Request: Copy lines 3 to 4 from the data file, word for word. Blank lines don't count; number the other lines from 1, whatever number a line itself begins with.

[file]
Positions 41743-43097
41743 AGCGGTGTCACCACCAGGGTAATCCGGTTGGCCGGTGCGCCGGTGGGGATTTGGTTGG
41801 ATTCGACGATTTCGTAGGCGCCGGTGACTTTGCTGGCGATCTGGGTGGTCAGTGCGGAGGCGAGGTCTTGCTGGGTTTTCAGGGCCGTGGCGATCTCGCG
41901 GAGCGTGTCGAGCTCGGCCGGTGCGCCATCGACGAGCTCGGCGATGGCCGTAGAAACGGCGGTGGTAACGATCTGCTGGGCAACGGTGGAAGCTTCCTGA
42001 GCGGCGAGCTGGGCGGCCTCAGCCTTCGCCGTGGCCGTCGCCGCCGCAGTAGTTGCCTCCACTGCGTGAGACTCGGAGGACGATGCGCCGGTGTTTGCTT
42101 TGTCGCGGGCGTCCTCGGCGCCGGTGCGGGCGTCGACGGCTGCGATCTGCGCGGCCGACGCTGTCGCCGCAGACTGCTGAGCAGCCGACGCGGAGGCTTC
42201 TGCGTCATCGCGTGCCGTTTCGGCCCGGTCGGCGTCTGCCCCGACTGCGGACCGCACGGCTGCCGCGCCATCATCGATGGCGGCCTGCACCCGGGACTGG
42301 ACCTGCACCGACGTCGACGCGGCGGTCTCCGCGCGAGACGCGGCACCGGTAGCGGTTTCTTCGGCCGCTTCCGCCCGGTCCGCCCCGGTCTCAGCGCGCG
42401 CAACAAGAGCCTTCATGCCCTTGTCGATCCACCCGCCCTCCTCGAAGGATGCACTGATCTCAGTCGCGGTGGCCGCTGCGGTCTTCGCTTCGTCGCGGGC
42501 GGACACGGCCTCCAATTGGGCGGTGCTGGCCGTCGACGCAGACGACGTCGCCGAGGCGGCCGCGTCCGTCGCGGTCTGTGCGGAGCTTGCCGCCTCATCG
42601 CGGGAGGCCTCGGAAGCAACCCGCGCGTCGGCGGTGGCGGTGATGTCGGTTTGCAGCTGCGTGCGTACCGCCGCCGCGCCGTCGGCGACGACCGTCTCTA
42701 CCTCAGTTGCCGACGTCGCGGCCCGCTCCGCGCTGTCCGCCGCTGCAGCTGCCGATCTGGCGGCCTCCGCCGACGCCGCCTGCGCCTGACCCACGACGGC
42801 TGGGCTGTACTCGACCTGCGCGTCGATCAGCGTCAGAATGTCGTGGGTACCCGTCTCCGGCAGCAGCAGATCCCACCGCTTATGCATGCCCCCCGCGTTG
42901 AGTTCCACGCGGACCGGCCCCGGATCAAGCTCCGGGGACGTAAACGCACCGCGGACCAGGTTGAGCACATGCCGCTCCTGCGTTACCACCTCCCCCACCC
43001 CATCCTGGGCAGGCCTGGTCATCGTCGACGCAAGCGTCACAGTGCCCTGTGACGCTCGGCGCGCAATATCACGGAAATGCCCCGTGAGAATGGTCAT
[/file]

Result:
41801 ATTCGACGATTTCGTAGGCGCCGGTGACTTTGCTGGCGATCTGGGTGGTCAGTGCGGAGGCGAGGTCTTGCTGGGTTTTCAGGGCCGTGGCGATCTCGCG
41901 GAGCGTGTCGAGCTCGGCCGGTGCGCCATCGACGAGCTCGGCGATGGCCGTAGAAACGGCGGTGGTAACGATCTGCTGGGCAACGGTGGAAGCTTCCTGA